RazorX

CC image by SidneySplash via Flickr

CC image by SidneySplash via Flickr

[This story was written for Round 1 of the NYC Midnight 2010 Short Story Challenge. The assignment was to write a story up to 2500 words--in one week--in the assigned genre of "Horror" and on the assigned subject of "Energy Drinks."]

 Shelby walked the dark street behind the Baltimore Cemetery, with nothing but a stone wall between him and 100 acres of the dead. He tried to stay in the light of the streetlamps, but he walked mostly in shadow.

He was looking for his dealer.

Shelby’s partner, Ray, sat in a car at the end of the street, with all the doors locked but his own.

“Get your bad guy and get back here quick,” Ray had said. “This cemetery business gives me the creeps.”

“Heck,” Shelby had joked. “It isn’t any scarier than the rest of North Avenue.”

In truth, even Shelby was a little creeped out to be walking so close to all those cold graves, but he walked tall. It was the swagger that sometimes gave him away as a cop, even when he was undercover.

Across the street, one of the junkies who stood under the liquor store awning gave Shelby a hard look. Shelby caught his eye and held it. He knew that hungry look. That man would kill him for a dollar, if he had the chance. Shelby laid a hand on the 9-millimeter in his waistband, until the junkie broke his stare and turned away.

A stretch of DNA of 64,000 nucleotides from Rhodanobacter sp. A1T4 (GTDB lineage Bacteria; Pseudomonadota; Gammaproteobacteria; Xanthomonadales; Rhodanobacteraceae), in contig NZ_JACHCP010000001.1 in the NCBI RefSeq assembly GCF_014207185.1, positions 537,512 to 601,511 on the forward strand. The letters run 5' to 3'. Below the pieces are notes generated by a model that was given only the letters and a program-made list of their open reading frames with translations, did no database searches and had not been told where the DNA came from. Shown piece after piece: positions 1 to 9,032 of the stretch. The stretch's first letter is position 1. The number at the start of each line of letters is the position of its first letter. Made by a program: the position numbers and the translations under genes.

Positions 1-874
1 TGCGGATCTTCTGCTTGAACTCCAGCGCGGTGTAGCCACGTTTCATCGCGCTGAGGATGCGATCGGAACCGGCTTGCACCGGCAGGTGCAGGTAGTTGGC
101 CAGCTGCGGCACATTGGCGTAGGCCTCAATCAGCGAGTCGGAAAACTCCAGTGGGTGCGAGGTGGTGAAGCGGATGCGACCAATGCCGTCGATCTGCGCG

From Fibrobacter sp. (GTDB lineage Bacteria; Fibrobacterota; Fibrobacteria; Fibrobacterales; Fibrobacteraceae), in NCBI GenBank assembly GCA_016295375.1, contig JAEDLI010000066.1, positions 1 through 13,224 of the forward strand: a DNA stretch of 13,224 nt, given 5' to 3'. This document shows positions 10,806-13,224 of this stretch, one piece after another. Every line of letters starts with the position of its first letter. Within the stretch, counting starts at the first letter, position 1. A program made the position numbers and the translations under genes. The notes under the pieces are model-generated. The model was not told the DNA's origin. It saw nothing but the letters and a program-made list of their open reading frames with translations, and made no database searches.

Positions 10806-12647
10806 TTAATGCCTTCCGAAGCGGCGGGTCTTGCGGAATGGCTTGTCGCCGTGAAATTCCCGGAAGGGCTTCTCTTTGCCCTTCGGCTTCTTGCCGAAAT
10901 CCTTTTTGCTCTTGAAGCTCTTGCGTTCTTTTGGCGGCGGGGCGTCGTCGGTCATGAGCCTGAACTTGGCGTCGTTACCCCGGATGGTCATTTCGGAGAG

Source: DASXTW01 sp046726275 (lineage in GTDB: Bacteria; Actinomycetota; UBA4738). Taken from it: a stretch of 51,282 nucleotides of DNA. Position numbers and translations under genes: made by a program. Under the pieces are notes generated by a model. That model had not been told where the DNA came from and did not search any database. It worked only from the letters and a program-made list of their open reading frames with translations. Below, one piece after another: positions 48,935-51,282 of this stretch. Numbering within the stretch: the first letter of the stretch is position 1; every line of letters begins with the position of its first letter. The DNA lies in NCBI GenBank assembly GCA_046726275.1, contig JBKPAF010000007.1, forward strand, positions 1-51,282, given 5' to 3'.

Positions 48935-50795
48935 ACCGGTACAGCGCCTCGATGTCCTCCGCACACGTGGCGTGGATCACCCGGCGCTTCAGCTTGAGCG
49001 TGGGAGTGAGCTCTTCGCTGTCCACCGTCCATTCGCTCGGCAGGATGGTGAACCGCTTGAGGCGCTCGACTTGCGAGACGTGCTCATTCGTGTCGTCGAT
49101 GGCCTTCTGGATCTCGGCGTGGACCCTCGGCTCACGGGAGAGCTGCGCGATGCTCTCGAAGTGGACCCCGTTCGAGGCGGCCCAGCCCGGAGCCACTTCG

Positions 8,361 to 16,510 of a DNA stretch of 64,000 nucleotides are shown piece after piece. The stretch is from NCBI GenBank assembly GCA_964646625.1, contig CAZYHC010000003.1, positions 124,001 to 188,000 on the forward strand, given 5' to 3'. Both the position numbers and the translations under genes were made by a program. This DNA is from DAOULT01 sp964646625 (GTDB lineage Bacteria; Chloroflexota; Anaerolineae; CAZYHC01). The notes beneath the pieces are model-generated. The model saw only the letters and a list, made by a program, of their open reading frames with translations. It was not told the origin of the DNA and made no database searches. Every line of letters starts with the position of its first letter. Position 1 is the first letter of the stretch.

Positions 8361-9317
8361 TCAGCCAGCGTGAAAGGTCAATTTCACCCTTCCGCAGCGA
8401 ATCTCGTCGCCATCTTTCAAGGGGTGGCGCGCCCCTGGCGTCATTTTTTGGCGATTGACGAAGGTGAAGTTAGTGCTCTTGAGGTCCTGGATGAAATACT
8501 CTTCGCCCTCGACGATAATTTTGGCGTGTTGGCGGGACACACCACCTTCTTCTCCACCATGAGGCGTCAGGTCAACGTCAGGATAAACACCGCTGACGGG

Shelby’s heart raced, not only from the danger of the street, but from the chemical-tasting crap he was drinking. He looked at the can. Yellow letters on a black label. RazorX, it was called. Some super-scientific energy stuff that everybody was drinking these days. Nobody drank plain old coffee any more. The gas station didn’t even sell it.

It made him feel good, though, whatever they put it in it. Almost too good. The ads said something about repairing DNA or something, but Shelby figured it was some kind of low-level speed.

He took another swig and felt that power rush through his system. It reminded him of the old days, when he would have been standing out here in the cold and dark, downwind of the dead, looking for a fix for real.

Raging for it. Ready to kill for it.

He shuddered as tried to shake off the memory.

Where is my guy? he thought.